The Rev. Verney Lovatt resigned the rectory of Kilbrogan. He was the only brother of Sir Jonathan Lovatt, and was his natural heir; but he lost the ancestral estate, and all Sir Jonathan's chattels in addition, by his love of fun and humour. It appears the old baronet was an irritable and eccentric specimen of the genus Homo, but Verney was the very opposite. He was as comical as the other was testy. One day Verney got behind Sir Jonathan's chair, and was revenging himself by making hideous faces at him, and by sundry movements of his legs and arms was intimating what he thought ought to be done to him, when old Growly suddenly turned round and caught him in the act. He never forgave him. All his property-including the Liscombe estate, which Richard de Lovatt, one of his ancestors, obtained from William the Conqueror, besides all his personal effects-he bequeathed to a distant relative, and did no leave his only brother even an angry shilling.
Whilst he was rector of Kilbrogan, it was customary with Mr. Lovatt to dispense the parochial charities weekly, and the recipients of them he used to recognize, not by the names conferred upon them when a few of their friends undertook serious responsibilities on their behalf, but by some accomplishment, or blemish, or peculiarity that they were noted for. A poor woman who sold him a lame duck for a whole one was Mrs. Duckey, and her daughter was the little duck; another, who had an oblique vision, was Squinty; Honey was the dulcet appelation he had for one whose sweet tongue often poured copious blessings on his rectorial head; and the Wasp was a peevish creature, that would fight with the shadow of her own dyspeptic countenance.
The doctor was a great humorist. Nevertheless, under the guise of pleasantry and merriment, he could administer a rebuke that would not soon be forgotten. Passing hurriedly through his hall one night in the dark, he knocked against a poor man who was waiting to see him.
"Who's that?" said the divine, as he recoiled off the unfortunate fellow's ribs with such force as to fall in a most unclerical position on the floor.
"Nobody, your reverence!" was the timid reply.
"Nobody," repeated the rector rapidly to his feet; "well, thank goodness, I have you at last!" laying a firm hold of the intruder by the collar of his coat, and calling loudly to the servants to hasten to him at once, and bring lights. They rushed towards him, snatching up a lamp or a candle, or any other kind of light they could lay their hands upon, thinking something serious must have occurred; and their fears were more than half realized, when they beheld their master looking determinedly at a strange man who stood trembling in his grasp. Gathering them about him, he addressed his prisoner:-
"Well, Nobody." said he, "you're the very fellow I have been looking for these thirty years. There is not a dish broken in the kitchen, or a bottle of wine finished in the pantry, or a joint of cold meat, or a book, or a blanket, that has been stolen out of my dwelling, ever since I became a housekeeper, but it was you that did it."
The unhappy captive most energetically protested that he was never inside the walls of his reverence's habitation before, and that he never touched anything belonging to him since he was born.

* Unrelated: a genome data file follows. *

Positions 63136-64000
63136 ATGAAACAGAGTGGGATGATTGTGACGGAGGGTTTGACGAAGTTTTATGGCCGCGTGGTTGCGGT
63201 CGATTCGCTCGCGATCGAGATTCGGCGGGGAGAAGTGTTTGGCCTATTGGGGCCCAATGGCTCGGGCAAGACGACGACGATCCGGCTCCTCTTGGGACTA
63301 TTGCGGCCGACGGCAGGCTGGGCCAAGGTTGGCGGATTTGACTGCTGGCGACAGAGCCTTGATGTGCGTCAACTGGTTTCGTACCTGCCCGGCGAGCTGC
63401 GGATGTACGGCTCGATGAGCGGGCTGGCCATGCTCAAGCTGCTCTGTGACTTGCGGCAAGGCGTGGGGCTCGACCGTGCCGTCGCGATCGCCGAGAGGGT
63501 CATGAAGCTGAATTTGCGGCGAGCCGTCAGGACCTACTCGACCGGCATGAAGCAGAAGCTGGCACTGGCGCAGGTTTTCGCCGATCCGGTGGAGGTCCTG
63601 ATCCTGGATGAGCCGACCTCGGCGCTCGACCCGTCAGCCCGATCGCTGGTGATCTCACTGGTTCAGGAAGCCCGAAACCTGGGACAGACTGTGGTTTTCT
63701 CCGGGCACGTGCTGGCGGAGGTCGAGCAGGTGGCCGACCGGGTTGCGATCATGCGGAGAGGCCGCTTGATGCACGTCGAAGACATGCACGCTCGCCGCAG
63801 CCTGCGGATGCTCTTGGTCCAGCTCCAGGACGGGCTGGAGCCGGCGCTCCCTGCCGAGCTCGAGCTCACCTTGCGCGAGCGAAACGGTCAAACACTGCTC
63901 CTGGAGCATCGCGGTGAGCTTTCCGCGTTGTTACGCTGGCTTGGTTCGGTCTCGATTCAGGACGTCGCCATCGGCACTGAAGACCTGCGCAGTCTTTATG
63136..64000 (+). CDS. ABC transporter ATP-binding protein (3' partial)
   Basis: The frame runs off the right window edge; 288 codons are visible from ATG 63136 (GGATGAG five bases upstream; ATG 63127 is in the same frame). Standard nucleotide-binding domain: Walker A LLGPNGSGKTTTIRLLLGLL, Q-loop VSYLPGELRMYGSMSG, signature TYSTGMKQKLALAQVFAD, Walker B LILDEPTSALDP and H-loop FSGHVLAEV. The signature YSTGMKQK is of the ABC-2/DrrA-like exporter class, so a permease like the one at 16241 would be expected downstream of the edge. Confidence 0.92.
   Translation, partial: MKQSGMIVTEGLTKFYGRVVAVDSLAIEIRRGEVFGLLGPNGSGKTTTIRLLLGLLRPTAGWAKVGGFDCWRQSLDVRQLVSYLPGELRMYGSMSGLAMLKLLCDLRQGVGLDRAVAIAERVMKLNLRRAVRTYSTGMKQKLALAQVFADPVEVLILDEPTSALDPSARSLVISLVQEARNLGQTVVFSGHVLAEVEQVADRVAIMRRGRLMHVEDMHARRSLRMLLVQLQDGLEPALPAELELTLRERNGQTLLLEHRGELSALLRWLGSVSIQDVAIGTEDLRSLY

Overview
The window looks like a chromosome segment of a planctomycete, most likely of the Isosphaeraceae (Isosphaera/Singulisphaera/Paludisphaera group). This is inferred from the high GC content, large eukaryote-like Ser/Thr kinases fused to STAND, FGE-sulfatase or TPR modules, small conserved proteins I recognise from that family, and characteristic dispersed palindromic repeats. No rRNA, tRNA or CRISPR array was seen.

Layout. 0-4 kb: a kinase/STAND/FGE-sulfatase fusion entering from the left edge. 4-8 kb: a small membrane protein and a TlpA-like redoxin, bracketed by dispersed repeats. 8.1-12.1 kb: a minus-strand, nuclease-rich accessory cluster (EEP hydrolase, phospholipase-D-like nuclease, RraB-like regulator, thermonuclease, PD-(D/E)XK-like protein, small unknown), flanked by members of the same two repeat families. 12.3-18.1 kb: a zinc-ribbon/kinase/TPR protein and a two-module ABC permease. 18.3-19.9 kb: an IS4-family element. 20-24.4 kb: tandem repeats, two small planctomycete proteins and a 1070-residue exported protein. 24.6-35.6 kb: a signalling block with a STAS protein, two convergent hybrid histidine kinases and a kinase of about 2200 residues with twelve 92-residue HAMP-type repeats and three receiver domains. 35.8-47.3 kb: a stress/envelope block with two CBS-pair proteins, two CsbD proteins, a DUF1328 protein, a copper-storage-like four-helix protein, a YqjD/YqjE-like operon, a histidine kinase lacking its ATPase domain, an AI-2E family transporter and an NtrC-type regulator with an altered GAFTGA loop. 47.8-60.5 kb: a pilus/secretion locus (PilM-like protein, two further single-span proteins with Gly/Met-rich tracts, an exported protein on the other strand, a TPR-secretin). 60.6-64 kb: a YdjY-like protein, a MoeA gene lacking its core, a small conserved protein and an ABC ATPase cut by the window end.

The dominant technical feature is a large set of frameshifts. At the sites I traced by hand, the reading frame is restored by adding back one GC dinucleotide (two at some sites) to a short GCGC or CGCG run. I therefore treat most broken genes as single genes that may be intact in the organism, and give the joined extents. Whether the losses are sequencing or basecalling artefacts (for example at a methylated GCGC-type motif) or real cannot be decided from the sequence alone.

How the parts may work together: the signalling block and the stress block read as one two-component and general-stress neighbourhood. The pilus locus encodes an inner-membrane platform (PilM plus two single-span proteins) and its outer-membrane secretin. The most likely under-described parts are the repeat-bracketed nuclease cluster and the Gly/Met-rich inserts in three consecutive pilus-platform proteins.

"Monstrous! Absurd! Impossible!" roared the doctor. "Thirty successive cooks-thirty successive housemaids-thirty successive butlers, whenever I asked what ;became of this, or who carried away that, heave told me over and over again that it was Nobody took it." Turning to those whom he had summoned around him, "if after all the censure this fellow has brought upon you," said he, "and all the suspicious that he has cause to he laid on your shoulders, I ask you, don't you agree with me in thinking that hanging is a good deal too food for him?"
Although he put the question to them three or four times, there was no reply. Those whom he addressed sheepishly held down their heads, and did not utter a syllable. Having obtained from the prisoner his name and where he lived, he then directed his domestic that they should look closely at the man's face; for that the very next time anything would be missed, they should go off in a body to Nobody's house, seize him neck and heels, drag him before a magistrate, and follow the matter up until he was either gibbetted or transported. After they all retired, he gave the terrified individual, whom he had held in duresse for the previous half-hour, a five-shilling piece, and asked him what was there he could do for him.
1820- Honorable James Bernard (Tory)- commonly called Lord Viscount Bernard- elected to represent Bandon.
1821- What is known here as the battle of the Cross, took place this year, on the 2nd of July. The first having fallen on a Sunday, the customary procession on the anniversary of the Battle of the Boyne was deferred until next day. Having assembled on Monday, at the open space in front of Ballymodan Church, the members of three Orange lodges marched in procession to Kilbrogan Church, carrying appropriate banners. Everyman in the procession wore an orange collar and sash, and an orange lily in the front of his hat. The numerous friends who surrounded them also wore orange lilies and roses in honour of the day. Upon the arrival in Kilbrogan, an excellent sermon was preached for them by the Rev. William Sullivan, of "Fear God, honour King;" after which the procession formed again, and they marched down through the North Main Street, over the bridge, through the South Main Street, and up through the Castle Road, until they reached the western entrance of Castle-Bernard. Here they halted, and one of them-a man named Sam Hosford-who had charge of the piece of ordnance which accompanied the procession, loaded it. They then fired three rounds from it, and from the few small arms they had with them, in compliment to Lord Bandon, who was a great favourite with the townspeople; and them concluded with three tremendous cheers, in which the bystanders joined with all their might.